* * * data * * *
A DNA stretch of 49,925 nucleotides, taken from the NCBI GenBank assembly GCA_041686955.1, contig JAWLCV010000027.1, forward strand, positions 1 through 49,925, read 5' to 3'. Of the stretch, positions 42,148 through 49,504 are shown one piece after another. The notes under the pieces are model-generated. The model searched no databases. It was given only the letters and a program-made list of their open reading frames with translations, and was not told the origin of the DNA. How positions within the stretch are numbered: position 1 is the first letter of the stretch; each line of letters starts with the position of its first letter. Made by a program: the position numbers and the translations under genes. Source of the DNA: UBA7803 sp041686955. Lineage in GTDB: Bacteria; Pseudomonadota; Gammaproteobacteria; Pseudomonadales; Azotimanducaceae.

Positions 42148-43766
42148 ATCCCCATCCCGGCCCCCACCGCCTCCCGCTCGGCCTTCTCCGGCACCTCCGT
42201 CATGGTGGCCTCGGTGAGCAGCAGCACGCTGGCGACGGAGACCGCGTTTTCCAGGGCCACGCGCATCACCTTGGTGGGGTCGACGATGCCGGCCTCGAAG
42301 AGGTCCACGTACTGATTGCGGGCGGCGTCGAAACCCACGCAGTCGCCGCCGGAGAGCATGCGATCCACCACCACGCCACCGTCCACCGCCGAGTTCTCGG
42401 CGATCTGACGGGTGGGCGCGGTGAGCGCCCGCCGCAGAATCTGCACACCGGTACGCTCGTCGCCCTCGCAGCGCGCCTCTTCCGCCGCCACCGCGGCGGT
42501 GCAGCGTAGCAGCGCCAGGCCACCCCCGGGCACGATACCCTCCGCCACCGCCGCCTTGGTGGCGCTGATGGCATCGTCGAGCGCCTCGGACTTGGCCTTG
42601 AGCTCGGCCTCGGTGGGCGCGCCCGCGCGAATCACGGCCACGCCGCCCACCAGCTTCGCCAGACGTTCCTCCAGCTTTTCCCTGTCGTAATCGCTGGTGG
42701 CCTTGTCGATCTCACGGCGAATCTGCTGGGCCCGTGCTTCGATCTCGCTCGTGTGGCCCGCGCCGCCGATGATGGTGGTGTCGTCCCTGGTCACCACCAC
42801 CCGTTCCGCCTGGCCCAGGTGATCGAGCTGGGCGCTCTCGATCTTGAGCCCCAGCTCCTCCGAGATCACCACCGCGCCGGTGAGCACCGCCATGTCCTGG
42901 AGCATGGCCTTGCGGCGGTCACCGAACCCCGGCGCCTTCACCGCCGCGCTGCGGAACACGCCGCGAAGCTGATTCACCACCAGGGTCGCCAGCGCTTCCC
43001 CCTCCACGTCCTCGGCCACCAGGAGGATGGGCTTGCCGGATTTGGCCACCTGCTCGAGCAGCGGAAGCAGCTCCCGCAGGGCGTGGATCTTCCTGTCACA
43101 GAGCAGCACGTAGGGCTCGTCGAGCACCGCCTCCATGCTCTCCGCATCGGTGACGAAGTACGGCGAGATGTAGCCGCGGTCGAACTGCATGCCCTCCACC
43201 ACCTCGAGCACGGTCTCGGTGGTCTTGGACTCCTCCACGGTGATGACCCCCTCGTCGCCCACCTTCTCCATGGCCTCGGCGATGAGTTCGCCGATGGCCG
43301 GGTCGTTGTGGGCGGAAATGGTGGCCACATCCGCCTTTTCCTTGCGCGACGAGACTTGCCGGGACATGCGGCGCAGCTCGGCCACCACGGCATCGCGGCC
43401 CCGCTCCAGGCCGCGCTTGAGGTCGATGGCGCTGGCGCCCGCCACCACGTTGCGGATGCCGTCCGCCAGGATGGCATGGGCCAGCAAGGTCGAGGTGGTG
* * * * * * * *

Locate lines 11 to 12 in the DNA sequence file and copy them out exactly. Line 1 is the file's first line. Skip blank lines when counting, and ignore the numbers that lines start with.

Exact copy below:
42901 AGCATGGCCTTGCGGCGGTCACCGAACCCCGGCGCCTTCACCGCCGCGCTGCGGAACACGCCGCGAAGCTGATTCACCACCAGGGTCGCCAGCGCTTCCC
43001 CCTCCACGTCCTCGGCCACCAGGAGGATGGGCTTGCCGGATTTGGCCACCTGCTCGAGCAGCGGAAGCAGCTCCCGCAGGGCGTGGATCTTCCTGTCACA